Aug 16, 2015
13
1
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Pre-Medical
** The answer is B, but I cant figure out why. Does it say somewhere in the passage or is this outside knowledge. And if it is outside knowledge can someone please explain to me the answer.


The production of ATP in the mitochondria has been long known to depend on the proton gradient that is setup by the electron transport chain. Briefly, electrons from energy-rich molecules like glucose and fatty acids are transported to the inner mitochondrial membrane, which contains specialized proteins that can receive and donate electrons to the next electron acceptor in the chain. The flow of electrons eventually combine with oxygen to form water, but this flow of electrons is also coupled to the energy-requiring process of pumping protons from the inner mitochondrial matrix to the inter-membrane space. ATP Synthase, a multi-unit protein situated in the inner mitochondrial membrane, is the only passage for protons back into the mitochondrial matrix. When protons flow down their gradient through the ATP Synthase, sufficient energy is available to catalyze the phosphorylation of ADP to yield ATP.
In addition to ATP Synthase, researchers recently discovered another protein channel situated in the inner mitochondrial matrix that allows the passage of protons back into the mitochondrial matrix. They named these channels “uncoupling proteins” (UCPs) because they do not have any enzymatic activity to catalyze the production of ATP and therefore allow protons to flow down their gradient back into the mitochondrial matrix without utilizing this energy for the synthesis of ATP. In an animal model, researchers noted the following about the UCP to ATP Synthase ratio in brown fat and white fat:

Type of fat
UCP:ATP Synthase (ratio)
Brown fat 90:10
White fat 20:80
Brown fat is most abundant in infants to generate body heat since newborns cannot shiver to stay warm. White fat is used to store energy in the form of triglycerides and is usually 202020-25\%25%25, percent of an adult human’s body weight.
Increasing the permeability of the inner mitochondrial membrane would have what effect on brown fat cells?
Please choose from one of the following options.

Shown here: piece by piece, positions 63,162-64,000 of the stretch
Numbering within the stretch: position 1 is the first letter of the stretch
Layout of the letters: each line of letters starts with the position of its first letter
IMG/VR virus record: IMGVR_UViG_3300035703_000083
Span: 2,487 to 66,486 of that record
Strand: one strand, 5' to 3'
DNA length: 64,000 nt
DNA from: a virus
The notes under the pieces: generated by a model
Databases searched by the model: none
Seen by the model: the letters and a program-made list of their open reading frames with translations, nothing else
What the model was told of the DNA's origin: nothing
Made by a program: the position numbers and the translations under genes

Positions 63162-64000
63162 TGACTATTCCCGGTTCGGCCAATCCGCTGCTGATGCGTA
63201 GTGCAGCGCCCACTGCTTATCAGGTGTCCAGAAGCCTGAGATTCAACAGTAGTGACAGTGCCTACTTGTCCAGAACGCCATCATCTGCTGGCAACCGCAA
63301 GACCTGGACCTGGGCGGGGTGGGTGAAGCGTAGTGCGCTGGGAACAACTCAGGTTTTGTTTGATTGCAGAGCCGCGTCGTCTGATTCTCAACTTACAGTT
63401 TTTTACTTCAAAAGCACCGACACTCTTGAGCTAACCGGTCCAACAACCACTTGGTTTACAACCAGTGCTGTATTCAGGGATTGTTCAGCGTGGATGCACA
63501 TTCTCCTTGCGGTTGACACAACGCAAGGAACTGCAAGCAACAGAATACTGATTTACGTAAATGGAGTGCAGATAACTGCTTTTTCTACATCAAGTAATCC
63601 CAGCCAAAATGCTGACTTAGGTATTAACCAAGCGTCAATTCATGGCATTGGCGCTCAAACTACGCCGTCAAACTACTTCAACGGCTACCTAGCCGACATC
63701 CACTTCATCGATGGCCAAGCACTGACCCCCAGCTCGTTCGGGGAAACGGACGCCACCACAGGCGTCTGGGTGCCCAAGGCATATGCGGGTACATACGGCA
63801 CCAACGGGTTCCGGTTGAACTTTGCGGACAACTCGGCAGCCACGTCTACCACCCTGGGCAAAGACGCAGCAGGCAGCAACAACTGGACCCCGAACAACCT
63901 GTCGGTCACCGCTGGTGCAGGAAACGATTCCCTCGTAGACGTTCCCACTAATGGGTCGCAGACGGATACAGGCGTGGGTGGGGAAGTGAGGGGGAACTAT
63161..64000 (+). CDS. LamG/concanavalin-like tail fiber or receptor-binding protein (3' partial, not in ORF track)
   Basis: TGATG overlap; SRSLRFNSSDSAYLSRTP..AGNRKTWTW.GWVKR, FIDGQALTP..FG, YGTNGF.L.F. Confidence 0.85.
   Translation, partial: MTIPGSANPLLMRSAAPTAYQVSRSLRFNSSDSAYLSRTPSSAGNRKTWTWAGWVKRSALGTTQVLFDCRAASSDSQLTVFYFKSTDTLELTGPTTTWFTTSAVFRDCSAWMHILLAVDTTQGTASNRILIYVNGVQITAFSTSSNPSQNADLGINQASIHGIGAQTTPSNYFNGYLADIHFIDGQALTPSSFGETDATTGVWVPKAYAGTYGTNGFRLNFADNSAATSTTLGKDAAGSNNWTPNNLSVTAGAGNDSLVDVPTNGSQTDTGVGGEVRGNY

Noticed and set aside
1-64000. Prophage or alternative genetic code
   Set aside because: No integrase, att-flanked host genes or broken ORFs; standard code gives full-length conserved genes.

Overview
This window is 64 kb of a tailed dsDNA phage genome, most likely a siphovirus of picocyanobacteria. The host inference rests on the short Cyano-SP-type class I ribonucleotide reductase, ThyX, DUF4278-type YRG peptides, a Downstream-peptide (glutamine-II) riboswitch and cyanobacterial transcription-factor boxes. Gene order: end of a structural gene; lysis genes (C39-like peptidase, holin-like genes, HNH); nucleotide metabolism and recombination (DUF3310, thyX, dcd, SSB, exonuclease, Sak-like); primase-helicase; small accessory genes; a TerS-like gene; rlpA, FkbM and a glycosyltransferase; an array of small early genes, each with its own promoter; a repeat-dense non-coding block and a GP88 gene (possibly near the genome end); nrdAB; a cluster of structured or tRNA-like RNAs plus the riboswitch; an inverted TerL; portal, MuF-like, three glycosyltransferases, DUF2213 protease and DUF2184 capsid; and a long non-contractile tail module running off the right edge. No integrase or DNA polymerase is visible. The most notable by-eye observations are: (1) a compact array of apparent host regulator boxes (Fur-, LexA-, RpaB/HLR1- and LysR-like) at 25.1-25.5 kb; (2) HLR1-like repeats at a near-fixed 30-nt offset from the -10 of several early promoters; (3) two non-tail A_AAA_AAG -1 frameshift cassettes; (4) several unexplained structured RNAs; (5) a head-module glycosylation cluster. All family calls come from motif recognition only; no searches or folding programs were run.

• More heat production, More ATP production
  • Less heat production, Less ATP production
  • More heat production, ATP production unaffected
  • Less heat production, ATP production unaffected
 

OrdinaryDO

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The answer seems to be in the passage and from external sources of knowledge.

First of all, the passage states that Brown fat is abundant in infants to generate body heat since newborns can't shiver. Therefore, since Brown fat is used primarily to create heat and it is made up of a ratio of 90:10 UCP:ATP, we know that increasing the permeability will now increase the ratio of UCP:ATP in favor is increasing UCP since it is uncoupled and doesn't use energy. If this is the case, then less heat will be produced (Less utilization of ADP --> ATP) . That answers both of the questions. What do you think?
 
Aug 16, 2015
13
1
Status
Pre-Medical
I understand what you are saying. But wouldn't it not do anything to the ATP production since they do not have any enzymatic activity to catalyze the production of ATP?
But where do you get that increasing the permeability will increase the ratio of UCP:ATP ? ( I know that H+ ions are impermeable to the membrane ?)
 
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waitaminute

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Sep 20, 2014
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The answer seems to be in the passage and from external sources of knowledge.

First of all, the passage states that Brown fat is abundant in infants to generate body heat since newborns can't shiver. Therefore, since Brown fat is used primarily to create heat and it is made up of a ratio of 90:10 UCP:ATP, we know that increasing the permeability will now increase the ratio of UCP:ATP in favor is increasing UCP since it is uncoupled and doesn't use energy. If this is the case, then less heat will be produced (Less utilization of ADP --> ATP) . That answers both of the questions. What do you think?